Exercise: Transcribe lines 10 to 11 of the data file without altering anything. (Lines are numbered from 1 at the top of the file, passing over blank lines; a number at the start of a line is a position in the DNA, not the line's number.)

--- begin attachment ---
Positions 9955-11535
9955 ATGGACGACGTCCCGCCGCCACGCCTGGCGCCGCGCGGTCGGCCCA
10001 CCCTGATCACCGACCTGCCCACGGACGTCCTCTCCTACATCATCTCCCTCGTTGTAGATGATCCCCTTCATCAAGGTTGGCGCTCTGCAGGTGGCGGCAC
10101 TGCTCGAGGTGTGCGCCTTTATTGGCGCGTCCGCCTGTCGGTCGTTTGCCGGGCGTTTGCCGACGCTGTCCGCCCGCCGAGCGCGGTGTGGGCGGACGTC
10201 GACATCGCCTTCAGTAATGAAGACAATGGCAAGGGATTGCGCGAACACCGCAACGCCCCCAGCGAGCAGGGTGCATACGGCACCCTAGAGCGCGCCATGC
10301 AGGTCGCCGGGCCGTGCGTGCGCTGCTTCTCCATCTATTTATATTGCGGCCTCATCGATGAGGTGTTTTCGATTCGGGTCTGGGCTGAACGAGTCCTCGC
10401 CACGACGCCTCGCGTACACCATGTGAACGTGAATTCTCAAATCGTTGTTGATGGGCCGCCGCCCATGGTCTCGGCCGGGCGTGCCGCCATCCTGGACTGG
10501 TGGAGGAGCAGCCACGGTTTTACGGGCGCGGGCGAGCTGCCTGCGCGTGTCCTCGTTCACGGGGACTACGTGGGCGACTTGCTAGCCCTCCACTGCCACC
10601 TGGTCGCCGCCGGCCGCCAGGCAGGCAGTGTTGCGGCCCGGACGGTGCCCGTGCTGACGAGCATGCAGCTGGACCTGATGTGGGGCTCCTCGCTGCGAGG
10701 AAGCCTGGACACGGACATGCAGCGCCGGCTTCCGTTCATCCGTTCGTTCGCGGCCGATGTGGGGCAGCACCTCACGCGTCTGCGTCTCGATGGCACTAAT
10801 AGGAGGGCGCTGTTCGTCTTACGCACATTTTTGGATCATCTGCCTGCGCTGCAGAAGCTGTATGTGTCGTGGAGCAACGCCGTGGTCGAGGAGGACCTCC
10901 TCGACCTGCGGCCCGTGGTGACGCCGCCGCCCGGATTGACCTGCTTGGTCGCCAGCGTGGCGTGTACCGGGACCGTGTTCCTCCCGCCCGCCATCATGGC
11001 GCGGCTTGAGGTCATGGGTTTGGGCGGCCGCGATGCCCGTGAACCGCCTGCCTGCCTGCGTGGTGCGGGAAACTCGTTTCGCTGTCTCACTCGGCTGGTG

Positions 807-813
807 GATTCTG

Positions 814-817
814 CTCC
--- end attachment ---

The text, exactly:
10701 AAGCCTGGACACGGACATGCAGCGCCGGCTTCCGTTCATCCGTTCGTTCGCGGCCGATGTGGGGCAGCACCTCACGCGTCTGCGTCTCGATGGCACTAAT
10801 AGGAGGGCGCTGTTCGTCTTACGCACATTTTTGGATCATCTGCCTGCGCTGCAGAAGCTGTATGTGTCGTGGAGCAACGCCGTGGTCGAGGAGGACCTCC